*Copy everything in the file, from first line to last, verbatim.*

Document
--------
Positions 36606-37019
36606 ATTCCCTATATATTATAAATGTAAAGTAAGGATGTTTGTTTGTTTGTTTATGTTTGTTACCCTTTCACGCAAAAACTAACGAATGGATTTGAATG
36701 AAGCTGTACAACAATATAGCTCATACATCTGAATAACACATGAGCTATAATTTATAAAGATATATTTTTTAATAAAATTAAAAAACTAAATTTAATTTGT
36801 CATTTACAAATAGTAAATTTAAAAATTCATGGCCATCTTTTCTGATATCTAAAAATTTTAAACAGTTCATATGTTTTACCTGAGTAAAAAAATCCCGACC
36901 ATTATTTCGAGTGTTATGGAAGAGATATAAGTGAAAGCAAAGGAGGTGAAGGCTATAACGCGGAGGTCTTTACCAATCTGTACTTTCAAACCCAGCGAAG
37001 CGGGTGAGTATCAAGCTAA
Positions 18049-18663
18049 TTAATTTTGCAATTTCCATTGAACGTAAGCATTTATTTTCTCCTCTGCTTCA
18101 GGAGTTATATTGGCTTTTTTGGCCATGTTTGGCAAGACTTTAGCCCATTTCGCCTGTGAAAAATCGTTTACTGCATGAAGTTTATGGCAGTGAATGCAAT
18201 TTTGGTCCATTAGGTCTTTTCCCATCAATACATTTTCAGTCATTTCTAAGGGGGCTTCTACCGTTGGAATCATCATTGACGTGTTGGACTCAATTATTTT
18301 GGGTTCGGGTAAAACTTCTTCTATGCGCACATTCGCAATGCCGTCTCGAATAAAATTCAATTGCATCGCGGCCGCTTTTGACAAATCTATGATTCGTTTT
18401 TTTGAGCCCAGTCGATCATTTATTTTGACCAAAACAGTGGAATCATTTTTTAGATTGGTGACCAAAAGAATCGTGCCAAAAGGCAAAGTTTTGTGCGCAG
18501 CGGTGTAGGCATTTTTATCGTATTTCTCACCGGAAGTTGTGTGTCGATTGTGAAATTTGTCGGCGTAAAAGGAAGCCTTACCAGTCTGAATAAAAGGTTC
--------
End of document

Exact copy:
Positions 36606-37019
36606 ATTCCCTATATATTATAAATGTAAAGTAAGGATGTTTGTTTGTTTGTTTATGTTTGTTACCCTTTCACGCAAAAACTAACGAATGGATTTGAATG
36701 AAGCTGTACAACAATATAGCTCATACATCTGAATAACACATGAGCTATAATTTATAAAGATATATTTTTTAATAAAATTAAAAAACTAAATTTAATTTGT
36801 CATTTACAAATAGTAAATTTAAAAATTCATGGCCATCTTTTCTGATATCTAAAAATTTTAAACAGTTCATATGTTTTACCTGAGTAAAAAAATCCCGACC
36901 ATTATTTCGAGTGTTATGGAAGAGATATAAGTGAAAGCAAAGGAGGTGAAGGCTATAACGCGGAGGTCTTTACCAATCTGTACTTTCAAACCCAGCGAAG
37001 CGGGTGAGTATCAAGCTAA
Positions 18049-18663
18049 TTAATTTTGCAATTTCCATTGAACGTAAGCATTTATTTTCTCCTCTGCTTCA
18101 GGAGTTATATTGGCTTTTTTGGCCATGTTTGGCAAGACTTTAGCCCATTTCGCCTGTGAAAAATCGTTTACTGCATGAAGTTTATGGCAGTGAATGCAAT
18201 TTTGGTCCATTAGGTCTTTTCCCATCAATACATTTTCAGTCATTTCTAAGGGGGCTTCTACCGTTGGAATCATCATTGACGTGTTGGACTCAATTATTTT
18301 GGGTTCGGGTAAAACTTCTTCTATGCGCACATTCGCAATGCCGTCTCGAATAAAATTCAATTGCATCGCGGCCGCTTTTGACAAATCTATGATTCGTTTT
18401 TTTGAGCCCAGTCGATCATTTATTTTGACCAAAACAGTGGAATCATTTTTTAGATTGGTGACCAAAAGAATCGTGCCAAAAGGCAAAGTTTTGTGCGCAG
18501 CGGTGTAGGCATTTTTATCGTATTTCTCACCGGAAGTTGTGTGTCGATTGTGAAATTTGTCGGCGTAAAAGGAAGCCTTACCAGTCTGAATAAAAGGTTC